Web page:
Almost every link within the supply chain, ranging from booking to settlement, can enjoy some sort of automation within the system. At a high level, automating manual tasks allows companies with reducing manpower, freeing up teams to specialize in high-level strategic work and productivity instead of repetitive tasks. Specifically, time-consuming methods including setting appointments, checking shipment status, and generating invoices will be automated, which will allow companies to handle the next volume of shipments more efficiently. Also, manual errors and leakages will be avoided if repetitive, tedious yet crucial operations are automated.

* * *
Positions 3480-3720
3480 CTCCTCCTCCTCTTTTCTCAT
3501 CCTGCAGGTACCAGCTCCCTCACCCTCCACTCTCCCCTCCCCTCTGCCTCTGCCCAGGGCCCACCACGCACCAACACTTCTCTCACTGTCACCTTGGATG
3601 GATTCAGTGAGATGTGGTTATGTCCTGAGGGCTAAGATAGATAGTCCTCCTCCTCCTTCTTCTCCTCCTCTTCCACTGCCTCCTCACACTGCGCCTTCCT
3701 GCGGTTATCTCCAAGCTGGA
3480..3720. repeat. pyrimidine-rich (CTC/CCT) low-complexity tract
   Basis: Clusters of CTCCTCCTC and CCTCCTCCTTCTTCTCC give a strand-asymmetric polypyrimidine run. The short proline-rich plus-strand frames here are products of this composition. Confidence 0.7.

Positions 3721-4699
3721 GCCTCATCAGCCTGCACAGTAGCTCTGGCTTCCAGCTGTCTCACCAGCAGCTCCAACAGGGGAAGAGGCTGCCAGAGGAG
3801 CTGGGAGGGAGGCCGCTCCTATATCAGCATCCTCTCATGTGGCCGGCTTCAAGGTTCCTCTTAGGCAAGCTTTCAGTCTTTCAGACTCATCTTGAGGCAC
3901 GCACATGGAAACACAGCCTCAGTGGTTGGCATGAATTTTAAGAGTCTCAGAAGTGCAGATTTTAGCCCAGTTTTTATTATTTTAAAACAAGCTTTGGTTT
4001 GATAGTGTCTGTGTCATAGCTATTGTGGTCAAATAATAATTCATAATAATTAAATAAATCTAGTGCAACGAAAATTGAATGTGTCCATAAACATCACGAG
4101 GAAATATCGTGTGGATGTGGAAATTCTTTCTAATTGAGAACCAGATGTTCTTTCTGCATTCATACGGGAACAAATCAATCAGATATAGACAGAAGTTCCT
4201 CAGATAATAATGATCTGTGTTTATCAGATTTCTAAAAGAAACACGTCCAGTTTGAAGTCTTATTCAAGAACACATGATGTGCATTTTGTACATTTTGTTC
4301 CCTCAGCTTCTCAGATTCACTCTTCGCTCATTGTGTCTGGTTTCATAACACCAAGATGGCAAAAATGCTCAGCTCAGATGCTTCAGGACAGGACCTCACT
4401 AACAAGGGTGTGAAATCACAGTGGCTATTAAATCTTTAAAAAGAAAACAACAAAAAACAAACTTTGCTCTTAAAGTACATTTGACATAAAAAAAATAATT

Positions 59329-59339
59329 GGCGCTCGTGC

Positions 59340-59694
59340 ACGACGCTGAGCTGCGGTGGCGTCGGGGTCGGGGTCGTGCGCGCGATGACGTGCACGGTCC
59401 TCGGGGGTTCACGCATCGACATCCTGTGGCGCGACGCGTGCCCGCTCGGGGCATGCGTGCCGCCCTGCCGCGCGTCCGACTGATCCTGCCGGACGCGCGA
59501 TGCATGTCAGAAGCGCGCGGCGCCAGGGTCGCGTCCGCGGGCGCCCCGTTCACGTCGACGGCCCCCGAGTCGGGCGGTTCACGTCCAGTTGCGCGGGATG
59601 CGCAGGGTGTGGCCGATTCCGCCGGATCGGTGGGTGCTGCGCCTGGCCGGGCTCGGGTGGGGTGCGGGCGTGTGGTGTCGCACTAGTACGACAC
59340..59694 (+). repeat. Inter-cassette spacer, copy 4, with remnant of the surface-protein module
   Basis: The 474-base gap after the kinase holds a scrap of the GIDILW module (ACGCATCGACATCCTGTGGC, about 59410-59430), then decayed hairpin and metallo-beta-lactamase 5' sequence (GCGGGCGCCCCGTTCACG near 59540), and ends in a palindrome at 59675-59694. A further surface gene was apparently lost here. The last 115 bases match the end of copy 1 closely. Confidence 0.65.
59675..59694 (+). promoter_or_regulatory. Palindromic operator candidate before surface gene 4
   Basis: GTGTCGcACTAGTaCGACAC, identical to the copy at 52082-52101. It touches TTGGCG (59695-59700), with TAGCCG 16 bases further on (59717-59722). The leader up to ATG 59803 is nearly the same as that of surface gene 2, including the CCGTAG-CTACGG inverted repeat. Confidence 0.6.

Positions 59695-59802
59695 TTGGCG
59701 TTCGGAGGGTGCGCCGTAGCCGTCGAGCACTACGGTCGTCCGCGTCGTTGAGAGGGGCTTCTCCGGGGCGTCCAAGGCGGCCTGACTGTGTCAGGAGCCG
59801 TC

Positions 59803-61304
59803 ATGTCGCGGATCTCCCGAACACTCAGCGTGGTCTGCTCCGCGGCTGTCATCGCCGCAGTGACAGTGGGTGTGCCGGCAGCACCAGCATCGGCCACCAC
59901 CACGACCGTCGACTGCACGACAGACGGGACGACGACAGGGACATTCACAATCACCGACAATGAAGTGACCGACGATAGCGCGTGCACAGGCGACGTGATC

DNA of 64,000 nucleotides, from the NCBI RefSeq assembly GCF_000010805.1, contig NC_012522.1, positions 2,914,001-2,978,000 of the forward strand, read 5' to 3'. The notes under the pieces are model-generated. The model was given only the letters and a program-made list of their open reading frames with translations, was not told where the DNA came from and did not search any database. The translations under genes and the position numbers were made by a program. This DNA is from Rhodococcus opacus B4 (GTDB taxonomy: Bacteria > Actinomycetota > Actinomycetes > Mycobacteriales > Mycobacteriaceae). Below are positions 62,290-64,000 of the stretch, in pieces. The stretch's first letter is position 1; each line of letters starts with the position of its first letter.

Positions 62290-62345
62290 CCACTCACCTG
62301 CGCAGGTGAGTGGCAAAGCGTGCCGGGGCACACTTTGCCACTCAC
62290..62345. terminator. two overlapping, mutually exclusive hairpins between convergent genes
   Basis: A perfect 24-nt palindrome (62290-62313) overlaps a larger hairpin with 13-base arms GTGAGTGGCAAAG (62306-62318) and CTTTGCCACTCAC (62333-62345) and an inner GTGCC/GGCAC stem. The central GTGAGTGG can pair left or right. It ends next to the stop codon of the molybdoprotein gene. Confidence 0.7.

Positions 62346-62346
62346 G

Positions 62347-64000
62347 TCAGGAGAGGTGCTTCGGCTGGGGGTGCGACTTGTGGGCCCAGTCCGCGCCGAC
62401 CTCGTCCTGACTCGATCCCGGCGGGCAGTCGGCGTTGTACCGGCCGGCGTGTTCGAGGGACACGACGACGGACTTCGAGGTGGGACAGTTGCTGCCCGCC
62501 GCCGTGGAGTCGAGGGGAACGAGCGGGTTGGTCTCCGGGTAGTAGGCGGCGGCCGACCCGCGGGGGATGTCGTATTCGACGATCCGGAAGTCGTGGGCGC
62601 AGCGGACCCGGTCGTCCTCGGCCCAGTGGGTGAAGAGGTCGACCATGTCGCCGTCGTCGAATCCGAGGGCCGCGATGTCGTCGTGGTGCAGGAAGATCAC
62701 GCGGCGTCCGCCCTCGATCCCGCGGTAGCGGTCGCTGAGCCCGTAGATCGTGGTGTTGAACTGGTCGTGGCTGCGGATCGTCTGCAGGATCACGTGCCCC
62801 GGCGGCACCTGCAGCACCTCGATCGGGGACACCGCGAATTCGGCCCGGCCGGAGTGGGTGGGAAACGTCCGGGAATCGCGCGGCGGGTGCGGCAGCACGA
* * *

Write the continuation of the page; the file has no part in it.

Customer-centricity to Get Prominence

Customer-centricity is on the minds of supply chain professionals everywhere, as consumer expectations still expand and folks, nowadays, demand ethical, sustainable business practices. Managing a successful supply chain would force upskilling talent with greater cross-functional and analytical skills so people have the training to support these new levels of customer-centricity. Those supply chains that find ways to fulfil today’s escalating and intense customer expectations at less cost will prevail and continue soaring.

What Ardas knows about trends in supply chain

We have already mentioned more than once that the Ukrainian IT industry has long been a leader in the market for high-quality development services. In particular, our company has almost 20 years of experience in developing various tools for the logistics business.

One of our most successful projects - shipment tracking software. It serves the entire flow from posting the load to its final delivery helping transportation companies and individuals to do their work with ease.